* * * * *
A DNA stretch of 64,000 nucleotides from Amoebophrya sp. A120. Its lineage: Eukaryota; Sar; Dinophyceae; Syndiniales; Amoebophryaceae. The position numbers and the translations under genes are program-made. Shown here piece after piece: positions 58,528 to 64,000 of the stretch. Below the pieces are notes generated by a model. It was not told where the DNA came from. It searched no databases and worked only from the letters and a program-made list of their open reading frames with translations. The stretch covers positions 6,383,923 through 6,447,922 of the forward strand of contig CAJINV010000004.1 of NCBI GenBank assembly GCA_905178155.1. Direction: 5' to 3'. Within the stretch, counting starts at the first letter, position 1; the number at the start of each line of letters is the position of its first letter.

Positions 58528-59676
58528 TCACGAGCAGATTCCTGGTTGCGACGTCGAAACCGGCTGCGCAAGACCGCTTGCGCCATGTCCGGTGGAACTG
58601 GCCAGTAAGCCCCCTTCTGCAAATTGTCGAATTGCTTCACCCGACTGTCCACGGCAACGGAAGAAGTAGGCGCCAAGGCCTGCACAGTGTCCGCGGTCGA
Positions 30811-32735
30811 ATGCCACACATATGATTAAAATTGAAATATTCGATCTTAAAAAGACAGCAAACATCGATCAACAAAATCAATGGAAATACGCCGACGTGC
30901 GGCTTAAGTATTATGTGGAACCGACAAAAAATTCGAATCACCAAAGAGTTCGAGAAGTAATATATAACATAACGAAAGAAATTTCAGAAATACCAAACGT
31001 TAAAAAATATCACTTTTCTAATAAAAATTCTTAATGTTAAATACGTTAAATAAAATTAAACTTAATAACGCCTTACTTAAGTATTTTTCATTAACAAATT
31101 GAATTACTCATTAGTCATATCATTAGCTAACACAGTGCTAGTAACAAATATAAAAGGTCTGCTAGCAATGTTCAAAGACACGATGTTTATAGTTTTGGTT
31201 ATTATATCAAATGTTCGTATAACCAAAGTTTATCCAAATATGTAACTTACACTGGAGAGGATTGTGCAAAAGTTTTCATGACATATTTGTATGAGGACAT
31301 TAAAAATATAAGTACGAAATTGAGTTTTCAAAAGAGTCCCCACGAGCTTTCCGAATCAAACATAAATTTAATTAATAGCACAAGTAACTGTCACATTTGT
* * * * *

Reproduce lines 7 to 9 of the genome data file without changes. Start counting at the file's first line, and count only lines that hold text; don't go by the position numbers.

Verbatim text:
30901 GGCTTAAGTATTATGTGGAACCGACAAAAAATTCGAATCACCAAAGAGTTCGAGAAGTAATATATAACATAACGAAAGAAATTTCAGAAATACCAAACGT
31001 TAAAAAATATCACTTTTCTAATAAAAATTCTTAATGTTAAATACGTTAAATAAAATTAAACTTAATAACGCCTTACTTAAGTATTTTTCATTAACAAATT
31101 GAATTACTCATTAGTCATATCATTAGCTAACACAGTGCTAGTAACAAATATAAAAGGTCTGCTAGCAATGTTCAAAGACACGATGTTTATAGTTTTGGTT